In this proposal, we aim to use a systems biology approach to survey immune responsiveness across a range of different vaccines including influenza, both seasonal and the new pandemic H1N1v, Herpes zoster, Measles, and the bacterium Neisseria meningitidis. In the case of influenza and Herpes zoster, we will also be able to directly compare the immune response to vaccines with those natural responses to the pathogen itself. These investigations will compare different age groups-children, young adults, and the elderly-to look for specific markers and assays of immune competence and especially those that might be common across different pathogens and age groups. We will also survey the influenza vaccine responses of individuals with impaired or dysregulated immune systems in order to see how these might deviate from healthy individuals. We will employ a streamlined model in which clinical specimens from individuals exposed to different vaccines or infectious diseases will all be assayed for an array of basic immune functions in our Human Immune Monitoring Center and also for several "state of the art" assays such as our recently developed high throughput HLA sequencing technique, which is able to generate complete HLA haplotypes from hundreds of people simultaneously. We will also perform selected Immunoglobulin and T Cell Receptor repertoire analysis and combinatorial peptide-MHC tetramer analysis to efficiently search for informative T cell epitopes. We will employ advanced bioinformatics analysis such as our new cell type specific SAM algorithms (csSAM), which use cell subset information to achieve much higher sensitivity from whole blood gene expression data as well as developing new bioinformatics tools to interrogate our rich and complex data base across all projects, pilots and cores.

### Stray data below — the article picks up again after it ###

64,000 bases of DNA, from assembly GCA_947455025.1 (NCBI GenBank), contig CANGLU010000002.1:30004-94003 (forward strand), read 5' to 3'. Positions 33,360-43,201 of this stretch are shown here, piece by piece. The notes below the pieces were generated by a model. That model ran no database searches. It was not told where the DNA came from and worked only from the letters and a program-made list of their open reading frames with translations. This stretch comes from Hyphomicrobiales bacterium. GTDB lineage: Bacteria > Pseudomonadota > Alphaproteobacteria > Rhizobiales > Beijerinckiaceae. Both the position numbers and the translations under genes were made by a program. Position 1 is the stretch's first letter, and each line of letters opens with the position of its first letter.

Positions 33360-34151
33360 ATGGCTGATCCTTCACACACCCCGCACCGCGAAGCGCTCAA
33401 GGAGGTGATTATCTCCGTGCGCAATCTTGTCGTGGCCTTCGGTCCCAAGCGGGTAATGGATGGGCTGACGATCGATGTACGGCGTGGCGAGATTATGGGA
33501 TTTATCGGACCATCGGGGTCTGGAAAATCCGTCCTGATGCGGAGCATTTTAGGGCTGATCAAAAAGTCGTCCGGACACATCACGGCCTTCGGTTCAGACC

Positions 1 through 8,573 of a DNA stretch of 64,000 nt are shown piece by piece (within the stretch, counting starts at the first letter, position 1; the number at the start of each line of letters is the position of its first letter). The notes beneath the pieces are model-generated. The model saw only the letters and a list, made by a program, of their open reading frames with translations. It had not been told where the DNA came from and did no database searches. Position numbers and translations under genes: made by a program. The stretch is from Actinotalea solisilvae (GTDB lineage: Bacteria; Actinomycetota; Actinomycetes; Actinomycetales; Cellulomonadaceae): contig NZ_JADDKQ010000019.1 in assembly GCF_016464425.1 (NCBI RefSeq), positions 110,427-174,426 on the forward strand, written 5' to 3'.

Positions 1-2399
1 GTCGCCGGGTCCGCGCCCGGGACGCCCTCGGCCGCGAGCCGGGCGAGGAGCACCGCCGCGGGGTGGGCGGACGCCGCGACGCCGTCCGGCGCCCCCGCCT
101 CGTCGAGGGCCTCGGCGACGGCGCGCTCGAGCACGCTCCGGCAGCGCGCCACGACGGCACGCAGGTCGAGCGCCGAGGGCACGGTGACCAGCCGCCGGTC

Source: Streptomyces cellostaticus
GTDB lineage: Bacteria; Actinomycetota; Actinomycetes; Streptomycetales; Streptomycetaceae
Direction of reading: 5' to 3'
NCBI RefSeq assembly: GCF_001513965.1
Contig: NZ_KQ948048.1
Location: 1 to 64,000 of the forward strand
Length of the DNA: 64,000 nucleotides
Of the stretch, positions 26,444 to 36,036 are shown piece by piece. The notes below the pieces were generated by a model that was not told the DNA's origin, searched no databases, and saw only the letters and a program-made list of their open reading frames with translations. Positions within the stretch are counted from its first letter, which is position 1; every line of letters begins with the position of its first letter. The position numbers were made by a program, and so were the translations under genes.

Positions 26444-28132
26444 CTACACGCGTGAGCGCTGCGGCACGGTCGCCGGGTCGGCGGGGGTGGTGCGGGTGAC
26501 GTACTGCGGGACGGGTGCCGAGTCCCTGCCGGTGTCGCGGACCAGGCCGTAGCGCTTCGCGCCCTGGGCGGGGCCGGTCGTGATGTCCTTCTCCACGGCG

Public Health Relevance

In summary, we wish to analyze a variety of different disease/vaccine models in order to define common and unique characteristics of responder and non-responder individuals to develop new informative tools and assays that should be illuminating both to specific questions regarding these study groups and will also be of benefit generally with respect to metrics of immunological health and dysfunction.

National Institute of Health (NIH)
Research Program--Cooperative Agreements (U19)
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Special Emphasis Panel (ZAI1)
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Kelly, Halonna R
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Stanford University
Internal Medicine/Medicine
Schools of Medicine
United States
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